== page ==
Digital payments company Square has finally filed public documents for an initial public offering that reveal previously closely guarded details about its business.
Since its founding in 2009 by Jack Dorsey (remember, he now has two CEO jobs) and Jim McKelvey, Square has become best known for credit card readers affixed to iPads that merchants use to ring up customers. To date, the company has raised nearly $600 million in venture capital funding from investors such as Sequoia Capital and Kleiner Perkins Caufield & Byers.
But over the years, Square has also jumped into other lines of business including cash advances for small businesses, food delivery, and peer-to-peer money transfers. Until now, it wasn’t exactly clear how well any of these efforts were doing. Here is some of what the filing showed:
- A $77.6 million loss on $560.5 million in revenue for the first six months of this year
- Ninety-five percent of its revenue comes from point-of-sale services like handling payments for merchants
- Square accepts 95% of sellers who apply to use it to payment processing
- It processed $23.8 billion in payments in 2014 alone
- Square Capital has disbursed $225 million in cash advances to businesses since debuting in May 2014
- Risk and fraud losses represented 0.1% of gross payments volume in the 12 months ending in June 2015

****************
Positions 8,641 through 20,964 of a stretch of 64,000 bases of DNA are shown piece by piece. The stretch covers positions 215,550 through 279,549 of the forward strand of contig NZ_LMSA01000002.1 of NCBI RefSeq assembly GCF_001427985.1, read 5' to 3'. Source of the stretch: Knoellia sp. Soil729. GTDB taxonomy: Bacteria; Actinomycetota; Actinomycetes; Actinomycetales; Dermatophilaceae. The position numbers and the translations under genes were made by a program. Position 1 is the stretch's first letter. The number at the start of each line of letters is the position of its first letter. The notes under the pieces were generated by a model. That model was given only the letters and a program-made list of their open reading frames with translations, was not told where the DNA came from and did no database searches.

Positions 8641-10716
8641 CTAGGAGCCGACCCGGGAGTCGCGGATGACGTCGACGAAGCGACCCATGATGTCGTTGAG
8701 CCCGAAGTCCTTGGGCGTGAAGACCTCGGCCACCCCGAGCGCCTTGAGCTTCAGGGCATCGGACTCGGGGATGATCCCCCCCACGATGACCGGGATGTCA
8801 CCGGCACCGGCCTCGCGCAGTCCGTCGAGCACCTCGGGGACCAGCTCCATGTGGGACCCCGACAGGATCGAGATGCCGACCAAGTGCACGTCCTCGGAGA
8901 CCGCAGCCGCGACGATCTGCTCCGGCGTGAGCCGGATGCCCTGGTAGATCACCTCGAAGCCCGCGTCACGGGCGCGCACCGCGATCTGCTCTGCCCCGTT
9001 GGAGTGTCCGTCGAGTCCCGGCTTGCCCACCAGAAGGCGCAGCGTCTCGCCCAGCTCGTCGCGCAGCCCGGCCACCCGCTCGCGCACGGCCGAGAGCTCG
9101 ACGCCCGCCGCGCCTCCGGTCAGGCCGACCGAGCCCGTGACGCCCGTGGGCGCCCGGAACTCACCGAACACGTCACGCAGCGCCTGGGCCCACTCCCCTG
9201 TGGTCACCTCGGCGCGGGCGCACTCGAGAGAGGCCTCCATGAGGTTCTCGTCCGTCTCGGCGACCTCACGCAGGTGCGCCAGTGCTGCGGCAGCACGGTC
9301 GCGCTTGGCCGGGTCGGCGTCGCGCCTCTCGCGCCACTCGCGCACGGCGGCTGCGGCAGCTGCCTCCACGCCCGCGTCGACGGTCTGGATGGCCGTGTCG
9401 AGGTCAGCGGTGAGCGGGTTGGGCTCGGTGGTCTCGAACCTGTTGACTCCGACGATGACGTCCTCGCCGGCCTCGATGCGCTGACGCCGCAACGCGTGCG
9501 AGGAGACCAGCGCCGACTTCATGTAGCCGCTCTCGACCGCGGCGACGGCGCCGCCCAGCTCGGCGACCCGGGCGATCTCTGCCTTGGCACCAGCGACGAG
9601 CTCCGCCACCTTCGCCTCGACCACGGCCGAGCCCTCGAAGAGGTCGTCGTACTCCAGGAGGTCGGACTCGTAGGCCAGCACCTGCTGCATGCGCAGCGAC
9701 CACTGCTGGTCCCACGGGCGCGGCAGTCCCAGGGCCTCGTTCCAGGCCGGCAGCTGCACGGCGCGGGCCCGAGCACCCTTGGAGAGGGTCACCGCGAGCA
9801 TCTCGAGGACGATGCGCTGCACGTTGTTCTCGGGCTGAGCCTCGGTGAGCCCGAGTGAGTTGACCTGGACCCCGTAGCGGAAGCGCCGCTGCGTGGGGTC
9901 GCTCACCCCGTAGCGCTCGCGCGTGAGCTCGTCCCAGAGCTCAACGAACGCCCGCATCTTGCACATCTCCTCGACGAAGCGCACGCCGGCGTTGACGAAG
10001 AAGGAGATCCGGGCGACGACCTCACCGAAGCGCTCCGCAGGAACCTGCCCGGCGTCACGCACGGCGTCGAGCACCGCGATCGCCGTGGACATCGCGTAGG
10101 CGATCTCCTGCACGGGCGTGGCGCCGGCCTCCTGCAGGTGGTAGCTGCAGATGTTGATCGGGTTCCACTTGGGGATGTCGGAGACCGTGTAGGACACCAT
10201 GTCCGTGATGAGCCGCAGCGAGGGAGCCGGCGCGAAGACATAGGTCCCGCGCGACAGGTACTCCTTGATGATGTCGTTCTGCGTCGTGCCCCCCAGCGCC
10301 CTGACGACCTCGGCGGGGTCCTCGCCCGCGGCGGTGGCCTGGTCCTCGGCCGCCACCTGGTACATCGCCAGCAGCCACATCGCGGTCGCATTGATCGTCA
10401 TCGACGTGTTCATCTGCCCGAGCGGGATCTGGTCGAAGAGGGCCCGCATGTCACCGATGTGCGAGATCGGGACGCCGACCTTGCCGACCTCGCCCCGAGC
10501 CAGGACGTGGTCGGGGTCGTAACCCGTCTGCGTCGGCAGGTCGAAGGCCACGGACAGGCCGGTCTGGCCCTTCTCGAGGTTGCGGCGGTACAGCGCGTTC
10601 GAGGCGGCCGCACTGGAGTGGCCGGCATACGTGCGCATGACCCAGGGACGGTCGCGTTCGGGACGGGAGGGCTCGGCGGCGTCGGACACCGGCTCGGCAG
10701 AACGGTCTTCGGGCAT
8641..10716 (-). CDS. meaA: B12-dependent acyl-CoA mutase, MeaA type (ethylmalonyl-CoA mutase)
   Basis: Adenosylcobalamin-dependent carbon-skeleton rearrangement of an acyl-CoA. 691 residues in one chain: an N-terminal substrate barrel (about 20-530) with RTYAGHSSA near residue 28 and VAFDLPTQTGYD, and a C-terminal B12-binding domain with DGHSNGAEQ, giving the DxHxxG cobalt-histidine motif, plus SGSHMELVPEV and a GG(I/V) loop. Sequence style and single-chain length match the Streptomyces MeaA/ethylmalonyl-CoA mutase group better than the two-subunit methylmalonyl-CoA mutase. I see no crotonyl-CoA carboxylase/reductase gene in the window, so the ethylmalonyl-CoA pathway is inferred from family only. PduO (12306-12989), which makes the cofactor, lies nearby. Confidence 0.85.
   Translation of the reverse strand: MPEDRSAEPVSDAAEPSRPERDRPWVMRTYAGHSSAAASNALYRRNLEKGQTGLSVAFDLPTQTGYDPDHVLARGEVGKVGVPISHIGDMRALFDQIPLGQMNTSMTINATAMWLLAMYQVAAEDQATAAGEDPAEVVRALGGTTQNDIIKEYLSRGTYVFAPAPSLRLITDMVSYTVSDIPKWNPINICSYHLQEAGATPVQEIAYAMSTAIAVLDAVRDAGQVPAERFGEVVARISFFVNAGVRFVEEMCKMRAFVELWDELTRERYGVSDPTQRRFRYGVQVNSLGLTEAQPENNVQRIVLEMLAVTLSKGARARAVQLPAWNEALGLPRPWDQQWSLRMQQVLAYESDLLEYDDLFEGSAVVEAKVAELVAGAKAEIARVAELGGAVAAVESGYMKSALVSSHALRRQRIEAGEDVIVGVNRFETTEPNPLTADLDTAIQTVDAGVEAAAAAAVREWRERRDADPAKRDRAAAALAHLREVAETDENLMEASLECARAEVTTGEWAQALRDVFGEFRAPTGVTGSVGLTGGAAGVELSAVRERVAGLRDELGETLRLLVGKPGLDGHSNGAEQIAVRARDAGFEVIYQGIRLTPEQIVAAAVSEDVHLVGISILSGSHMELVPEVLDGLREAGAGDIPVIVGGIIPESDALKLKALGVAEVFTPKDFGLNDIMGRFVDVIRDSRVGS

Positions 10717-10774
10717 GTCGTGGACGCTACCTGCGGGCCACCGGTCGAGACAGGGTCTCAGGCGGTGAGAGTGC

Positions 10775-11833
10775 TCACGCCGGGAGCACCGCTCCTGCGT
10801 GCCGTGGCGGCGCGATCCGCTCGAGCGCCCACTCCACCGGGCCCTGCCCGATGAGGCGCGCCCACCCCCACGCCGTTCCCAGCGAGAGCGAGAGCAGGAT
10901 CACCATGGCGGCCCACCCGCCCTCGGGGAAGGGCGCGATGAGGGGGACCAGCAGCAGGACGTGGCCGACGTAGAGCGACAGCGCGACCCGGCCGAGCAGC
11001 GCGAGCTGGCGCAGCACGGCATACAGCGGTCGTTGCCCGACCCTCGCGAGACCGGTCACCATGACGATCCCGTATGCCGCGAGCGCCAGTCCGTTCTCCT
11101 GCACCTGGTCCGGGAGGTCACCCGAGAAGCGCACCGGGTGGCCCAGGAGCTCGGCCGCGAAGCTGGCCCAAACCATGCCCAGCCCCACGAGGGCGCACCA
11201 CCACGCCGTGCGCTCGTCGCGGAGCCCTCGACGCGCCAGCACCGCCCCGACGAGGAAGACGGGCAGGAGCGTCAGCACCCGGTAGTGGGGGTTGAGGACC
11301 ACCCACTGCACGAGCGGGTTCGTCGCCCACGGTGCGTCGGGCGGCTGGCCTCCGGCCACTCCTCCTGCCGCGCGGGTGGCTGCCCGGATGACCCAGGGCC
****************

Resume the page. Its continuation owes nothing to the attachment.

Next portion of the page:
- Square processed 446 million individual payments from 144 million cards in 2014
- Retail businesses make up 21% of Square’s merchants, followed by services at 17%, and food businesses at 15%
- The tiniest sellers (processing less than $125,000 in payments per year) represented 92% of its merchants in the second quarter of 2011, compared with 63% in the same quarter this year— meaning that its stable of large customers has grown, relatively speaking
- Square’s deal to handle payments for Starbucks (SBUX) is a money loser. Square lost $28 million from the partnership in 2014, and $14.3 million in the first six months of 2015 (luckily for Square, the relationship will end by October 2016, if not earlier)
- In combined marketing and advertising costs, Square spent $61.9 million in 2014, and $36.4 million in the first six months of 2015
Subscribe to Data Sheet, Fortune’s daily newsletter on the business of technology.
For more on Square, watch this Fortune video: